Saturday, October 06, 2007

The case for Dion forcing an election

This is almost certainly a mistake. Advisors to Stephane Dion, presumably the new ones which he has brought in, are counselling him to take on the Tories case by case after the Throne Speech, rather than opposing the speech and triggering an election.

By being outfoxed by Duceppe and Layton, Dion's strategic judgement could be called into question. That is, by allowing them to set their terms of negotiation, he was put against the wall and forced to either accept the government's agenda or call an election. Instead, he appears ready to take a third route, which is to oppose the government on legislation as it comes. This calls his strategic judgement - or that of his advisors - into even greater question. Here is why: this scenario only plays out in two ways. First, Harper gets all the legislation he wants. Second, Dion forces Harper's hand on some obscure piece of legislation and suddenly we're having an election over amendments to the wheat board, or minimum sentences for drug trafficking, or some other small issue. Dion will be seen to have forced the election, and Harper will be able to ask him why he would call Canadians back to the polls over such a small issue.

There is an alternative to this. It is to roll the dice. Oppose the speech from the throne in vigorous terms on the grounds that it is entirely contrary to the Liberal program. Then put it to the people. This is Dion's best course of action. Here's why. First, the opposition within his own party is not going to die down. If they get a clear signal that there will be no election for a year or 18 months they will continue to undermine him. So, the worst case scenario for Dion is that he is eventually forced to step down after a long, Fabian battle. Second, the best he can be in a year from now if he doesn't trigger an election is Leader of the Opposition with 90-some seats. However, if Dion triggers an election, the downside doesn't change. He could still get thrown overboard. But the upside is potentially larger: he could become prime minister if several things fall into place and Harper makes a few mistakes. It seems highly unlikely at this point, but it is not zero-probability. So the downside is the same, but the upside is higher. The only conditions under which waiting make sense are if Dion can force an election under more favourable terms. This seems highly unlikely. Instead, he will have to force it over some small issue, or wait until Harper has pushed through one or two more budgets. The stars are hardly aligned for Mr Dion - and it makes a lot of us honestly sad, because we've had high hopes - but the time to go is now.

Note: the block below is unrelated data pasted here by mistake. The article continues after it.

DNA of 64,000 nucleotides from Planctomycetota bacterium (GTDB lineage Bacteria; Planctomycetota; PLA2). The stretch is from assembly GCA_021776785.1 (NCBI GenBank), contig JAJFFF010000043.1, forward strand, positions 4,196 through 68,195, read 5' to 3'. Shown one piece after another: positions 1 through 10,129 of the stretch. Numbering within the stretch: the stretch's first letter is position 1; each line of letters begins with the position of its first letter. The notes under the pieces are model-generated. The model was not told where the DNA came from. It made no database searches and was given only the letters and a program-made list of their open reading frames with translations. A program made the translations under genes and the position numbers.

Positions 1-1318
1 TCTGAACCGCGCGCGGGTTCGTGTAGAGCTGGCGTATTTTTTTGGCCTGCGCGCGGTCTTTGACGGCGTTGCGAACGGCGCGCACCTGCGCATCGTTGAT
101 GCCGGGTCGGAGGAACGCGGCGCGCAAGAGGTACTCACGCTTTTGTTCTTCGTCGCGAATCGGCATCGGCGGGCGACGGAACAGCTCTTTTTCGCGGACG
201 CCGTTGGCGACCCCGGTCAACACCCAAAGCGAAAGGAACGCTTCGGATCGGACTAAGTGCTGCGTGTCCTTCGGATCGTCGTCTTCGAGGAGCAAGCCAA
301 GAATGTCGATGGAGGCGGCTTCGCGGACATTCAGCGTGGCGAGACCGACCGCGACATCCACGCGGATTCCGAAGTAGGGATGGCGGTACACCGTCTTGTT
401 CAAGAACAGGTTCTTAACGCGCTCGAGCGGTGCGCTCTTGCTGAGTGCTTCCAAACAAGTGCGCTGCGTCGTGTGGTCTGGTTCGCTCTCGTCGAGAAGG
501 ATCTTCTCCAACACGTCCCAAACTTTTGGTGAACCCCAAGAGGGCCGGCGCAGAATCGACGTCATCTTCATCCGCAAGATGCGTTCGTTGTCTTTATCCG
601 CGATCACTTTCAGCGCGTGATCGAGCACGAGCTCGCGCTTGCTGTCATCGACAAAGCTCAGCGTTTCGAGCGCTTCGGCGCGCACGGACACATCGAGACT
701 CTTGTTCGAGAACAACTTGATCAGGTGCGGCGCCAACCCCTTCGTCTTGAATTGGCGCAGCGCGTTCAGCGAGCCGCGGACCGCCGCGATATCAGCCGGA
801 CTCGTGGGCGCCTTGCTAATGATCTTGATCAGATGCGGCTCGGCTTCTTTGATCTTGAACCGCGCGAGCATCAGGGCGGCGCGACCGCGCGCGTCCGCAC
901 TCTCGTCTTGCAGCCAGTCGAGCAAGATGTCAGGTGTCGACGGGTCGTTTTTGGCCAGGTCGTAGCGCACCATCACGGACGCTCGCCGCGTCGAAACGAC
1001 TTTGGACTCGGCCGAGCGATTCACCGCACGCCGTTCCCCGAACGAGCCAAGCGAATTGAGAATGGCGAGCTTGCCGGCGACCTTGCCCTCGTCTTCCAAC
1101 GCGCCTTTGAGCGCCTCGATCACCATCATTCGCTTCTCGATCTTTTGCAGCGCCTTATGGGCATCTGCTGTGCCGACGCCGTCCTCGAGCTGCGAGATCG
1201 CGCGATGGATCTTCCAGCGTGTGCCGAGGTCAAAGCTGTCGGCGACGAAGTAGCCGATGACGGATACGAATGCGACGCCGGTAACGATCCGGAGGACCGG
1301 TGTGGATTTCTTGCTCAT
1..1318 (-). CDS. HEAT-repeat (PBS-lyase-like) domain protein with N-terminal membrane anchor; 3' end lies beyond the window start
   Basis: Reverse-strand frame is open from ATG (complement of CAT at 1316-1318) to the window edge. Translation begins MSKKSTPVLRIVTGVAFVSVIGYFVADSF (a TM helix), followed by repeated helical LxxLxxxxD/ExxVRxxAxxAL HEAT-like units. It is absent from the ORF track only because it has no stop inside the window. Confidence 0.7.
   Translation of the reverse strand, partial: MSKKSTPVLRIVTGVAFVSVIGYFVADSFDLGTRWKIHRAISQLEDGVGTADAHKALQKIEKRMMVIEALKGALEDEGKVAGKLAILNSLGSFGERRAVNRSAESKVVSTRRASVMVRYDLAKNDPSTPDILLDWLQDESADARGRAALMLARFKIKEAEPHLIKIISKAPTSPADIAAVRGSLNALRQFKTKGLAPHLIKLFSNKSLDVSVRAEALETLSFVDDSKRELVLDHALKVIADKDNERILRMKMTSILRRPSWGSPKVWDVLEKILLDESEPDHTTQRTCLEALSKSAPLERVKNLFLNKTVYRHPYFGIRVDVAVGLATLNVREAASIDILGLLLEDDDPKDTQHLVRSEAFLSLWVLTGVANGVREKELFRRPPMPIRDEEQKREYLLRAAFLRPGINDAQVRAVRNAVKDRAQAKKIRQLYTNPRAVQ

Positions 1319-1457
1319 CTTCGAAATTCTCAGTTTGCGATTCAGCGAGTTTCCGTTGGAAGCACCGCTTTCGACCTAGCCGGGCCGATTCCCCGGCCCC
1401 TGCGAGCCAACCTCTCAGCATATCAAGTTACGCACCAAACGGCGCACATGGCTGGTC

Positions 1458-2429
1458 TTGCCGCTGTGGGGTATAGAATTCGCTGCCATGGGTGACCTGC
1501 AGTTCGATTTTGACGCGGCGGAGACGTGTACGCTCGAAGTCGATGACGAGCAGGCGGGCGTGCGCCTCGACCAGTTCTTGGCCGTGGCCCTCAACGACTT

UPDATE: It occurs to me that this whole case with Dion after the Throne Speech is a nice illustration of the struggle between leaders and local members. From Dion's perspective, he cares principally about his leadership and advancing his party (with him at the helm). He is as capable of backward induction as anyone else (that is, working backwards from likely outcomes to determine actions), and he certainly must have sensed that now was the time to go. But many media reports suggested the view was not shared by his MPs. This is fair enough: they do not want to lose their jobs either, and probably a third to half of them view themselves as being in marginal ridings. Dion likely doesn't care which MPs win, so long as he has the same number more or less after the election. But those losing MPs do, as their interests are put before those of the party. It's a thought for another post, perhaps.


Anonymous said...

I more or less agree with this. But part of your argument hinges on Harper making "small issues" votes of confidence. Dion could argue that such a strategy from the Conservatives is silly and meant to give them (the Tories) ammunition in blaming Dion for bringing down the government. But I guess, given the option, I agree that Dion should come out guns blazing after the speech from the throne.

Also, if it's "not a non-zero probability" it is a zero-probability.

Peter Loewen said...

You are right. Fixed.